Tips from the Others

Yes, it has been a while since my last entry, but for good reason… well, you know, it’s a balancing act and I am sorry. But here’s the skinny on me and my demented mom: I was settling into life in Phoenix, starting a new job and working to get my mom access to Arizona’s version of Medicaid, otherwise known as ALTCS. The good news: we got it and will soon have more help! Thank you Larry Shafer!

A huge relief for my dad and I — he was reaching his breaking point, it was so painfully clear. He suffers from the effects of caregiving… as most caregivers do: sadness, shaky hands, more gray hairs. This disease destroys many lives. I mostly struggle with my emotional detachment from my this demented woman. I am trying. I try to think about the fact that my time is limited. I try to hug her and hold her hands. My mom has her moments. They seem to be getting worse. Her challenging behavior tests my patience and I struggle to hold my tongue. I hate that part. I hate being that person and becoming cross with her because she can’t help it.

That said…

One thing I’ve learned about coping with this disease is that you need help — and a bottle of wine. I’ve asked some of my friends to give me their tips for coping with a demented parent. Out of respect, I won’t name names, but I hope you find these bits of wisdom to be helpful — and of course, if you have any nuggets of information you’d like to share please post a comment!

>Immediately make sure that their belongings are in a trust or in your name. That way Medicare & Medicaid can’t take it from you/them. See an elder care lawyer. Find out what you can do together with the person while they can still make some decisions. Massachusetts has a 5 year law. Some are only 3.

>I wish my mom had gotten into a support group for herself. Not really her thing, but I wish she had.

>I wish I had not been in so much denial myself. I did a lot of “Well that is so far off”, “My mom isn’t like that”, “She is fine and will be for a long time”. Now I feel like I am under the gun. I didn’t deal with the future for her. I just led my life as if I only had a short amount of time to live and in a way everything suffered. I put pressure on my career and relationships because I needed them to be secure before my mom got bad and in the end I think I appeared desperate (because without realizing it I was) and that is never attractive to anyone, be that a relationship or an employer

>Figure out all the stake-holders- everyone that could help out, get in the way, or try to help out but end up getting in the way.

>Figure out a good candidate for Power of Attorney as early as possible, and make sure that the people in #1 are cool with #2.

>Go see an elder care lawyer. This is not something that most people are equipped to do, and is generally worth the expense. Assets require protection, and an elder care lawyer is generally prepared with many shelters to help make the transition to Medicare easier.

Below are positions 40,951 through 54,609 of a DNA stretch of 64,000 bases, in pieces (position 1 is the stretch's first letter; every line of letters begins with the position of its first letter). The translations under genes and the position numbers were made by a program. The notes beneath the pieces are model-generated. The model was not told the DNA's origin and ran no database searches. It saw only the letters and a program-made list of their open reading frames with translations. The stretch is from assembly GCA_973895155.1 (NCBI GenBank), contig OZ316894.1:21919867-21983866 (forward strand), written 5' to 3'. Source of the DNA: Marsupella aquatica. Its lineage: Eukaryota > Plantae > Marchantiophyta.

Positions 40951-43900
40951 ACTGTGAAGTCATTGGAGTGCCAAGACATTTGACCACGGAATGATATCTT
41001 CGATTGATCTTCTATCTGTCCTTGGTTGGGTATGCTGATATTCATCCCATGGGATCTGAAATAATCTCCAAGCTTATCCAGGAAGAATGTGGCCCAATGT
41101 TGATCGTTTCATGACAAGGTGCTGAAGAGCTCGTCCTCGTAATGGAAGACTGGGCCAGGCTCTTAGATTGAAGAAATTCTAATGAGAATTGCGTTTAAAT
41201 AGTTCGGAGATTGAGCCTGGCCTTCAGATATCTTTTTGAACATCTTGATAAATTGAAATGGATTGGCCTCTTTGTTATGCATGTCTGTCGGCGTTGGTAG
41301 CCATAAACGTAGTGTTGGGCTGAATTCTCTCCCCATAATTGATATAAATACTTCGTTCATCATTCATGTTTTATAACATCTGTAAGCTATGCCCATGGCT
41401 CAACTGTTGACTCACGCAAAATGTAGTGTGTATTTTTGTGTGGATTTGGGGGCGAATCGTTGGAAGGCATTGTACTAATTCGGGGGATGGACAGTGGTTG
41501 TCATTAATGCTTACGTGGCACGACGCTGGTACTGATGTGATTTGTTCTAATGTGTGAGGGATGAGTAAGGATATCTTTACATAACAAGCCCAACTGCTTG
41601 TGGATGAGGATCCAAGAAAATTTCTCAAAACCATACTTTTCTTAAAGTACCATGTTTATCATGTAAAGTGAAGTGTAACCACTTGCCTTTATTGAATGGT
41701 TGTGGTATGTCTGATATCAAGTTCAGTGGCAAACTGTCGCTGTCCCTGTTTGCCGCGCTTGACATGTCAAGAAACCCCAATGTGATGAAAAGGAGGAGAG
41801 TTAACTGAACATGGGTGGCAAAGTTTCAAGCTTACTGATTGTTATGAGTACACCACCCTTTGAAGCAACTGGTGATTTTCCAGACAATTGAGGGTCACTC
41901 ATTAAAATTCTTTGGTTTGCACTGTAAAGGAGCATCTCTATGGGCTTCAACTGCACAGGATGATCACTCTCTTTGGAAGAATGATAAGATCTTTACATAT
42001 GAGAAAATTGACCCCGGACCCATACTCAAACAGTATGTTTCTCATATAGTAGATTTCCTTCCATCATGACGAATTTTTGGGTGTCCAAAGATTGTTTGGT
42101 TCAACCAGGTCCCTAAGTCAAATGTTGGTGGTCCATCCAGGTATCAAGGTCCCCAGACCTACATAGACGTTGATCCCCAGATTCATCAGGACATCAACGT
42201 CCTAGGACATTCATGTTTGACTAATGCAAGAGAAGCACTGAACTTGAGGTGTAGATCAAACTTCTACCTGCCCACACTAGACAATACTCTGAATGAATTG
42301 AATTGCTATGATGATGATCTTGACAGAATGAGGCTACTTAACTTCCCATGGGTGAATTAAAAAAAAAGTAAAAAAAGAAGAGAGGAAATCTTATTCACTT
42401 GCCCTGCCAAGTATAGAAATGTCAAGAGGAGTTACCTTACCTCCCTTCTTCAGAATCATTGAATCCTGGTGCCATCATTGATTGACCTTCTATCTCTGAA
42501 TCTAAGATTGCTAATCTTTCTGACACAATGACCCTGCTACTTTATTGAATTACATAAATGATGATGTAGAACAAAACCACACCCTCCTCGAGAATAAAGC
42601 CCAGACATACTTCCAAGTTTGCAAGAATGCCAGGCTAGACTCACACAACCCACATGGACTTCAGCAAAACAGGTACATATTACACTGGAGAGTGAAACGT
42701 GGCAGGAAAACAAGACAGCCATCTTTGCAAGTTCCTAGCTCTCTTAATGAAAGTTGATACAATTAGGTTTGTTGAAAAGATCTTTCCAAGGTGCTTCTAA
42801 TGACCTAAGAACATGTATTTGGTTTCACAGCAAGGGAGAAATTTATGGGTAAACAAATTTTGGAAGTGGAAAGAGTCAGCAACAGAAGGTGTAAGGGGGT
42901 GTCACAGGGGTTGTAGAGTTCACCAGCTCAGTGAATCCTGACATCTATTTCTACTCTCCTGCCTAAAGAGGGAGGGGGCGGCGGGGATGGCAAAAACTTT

>Seek care for yourself, either in the form of a support group, or therapy, or both, but you covered that.

>Start coordinating your loved one’s life in such a way that he/she no longer needs a car. The sooner this happens, the safer everyone is.

>Start EARLY on baby-proofing your loved-one’s living area. Anything endangering to him/her or others needs to be gotten out of there BEFORE he/she is in a state where it really becomes an issue. This is a lengthy, unhappy process, but well worth it.

Thanks guys. You’re amazing and I miss you!


  1. Kathy,
    I was browsing your blog, and even clicked on your facebook page. Being an artist myself, your image there was very telling. My husband and I began doing sandwich family in the 80’s with ailing parents. We did not have dementia, but did have loved one with Parkinsons.
    One of the best pieces of advice we ever got was from a wonderful nun who was doing a seminar and she advised,
    “Never do 24/7 yourself.” Get folks to assist with basic needs because your parent needs you to be emotionally available for them, and if care needs are overwhelming, you will not be able to be available in the special way that only you can be.
    It also made me realize that I had to continue with other aspects of my life, like your own needs. Denying them is not fair to you and your health. Even though things can be overwhelming, you have to take time for yourself.
    We made the mistake of spending lots of time caring for a loving grandmother, and during that time my husband’s father dropped dead.
    We cannot know what each day will bring. So remember everyone in your life is important, esp yourself.
    Hang in there.

  2. I think about you and your situation alot. Thanks again for taking the time to blog. You have been an encouragement to me even though we are in very different circumstances. I just finished reading “Still Alice” thanks to you. Wow. I come to your blog as a resource for serious information.

    In some strange way blogging has been an emotional outlet for me and helps me cope. I know I’m back to the “easy” stage with my Mom and I’m coasting some. At least there has been a six month breather between my dad’s death (Alzheimer’s/congestive heart failure) and my mom starting on Alzheimer’s meds this spring.

  3. Thank you so much for your kind note. Wow, I am so happy that I can be of some help. Your situation is incredibly difficult and I am very sorry that you have to deal with this crushing disease again. All I can say is stay strong and try to take time for yourself whenever you can. You must, it’s so important! Good luck and you and your mom are in my thoughts.

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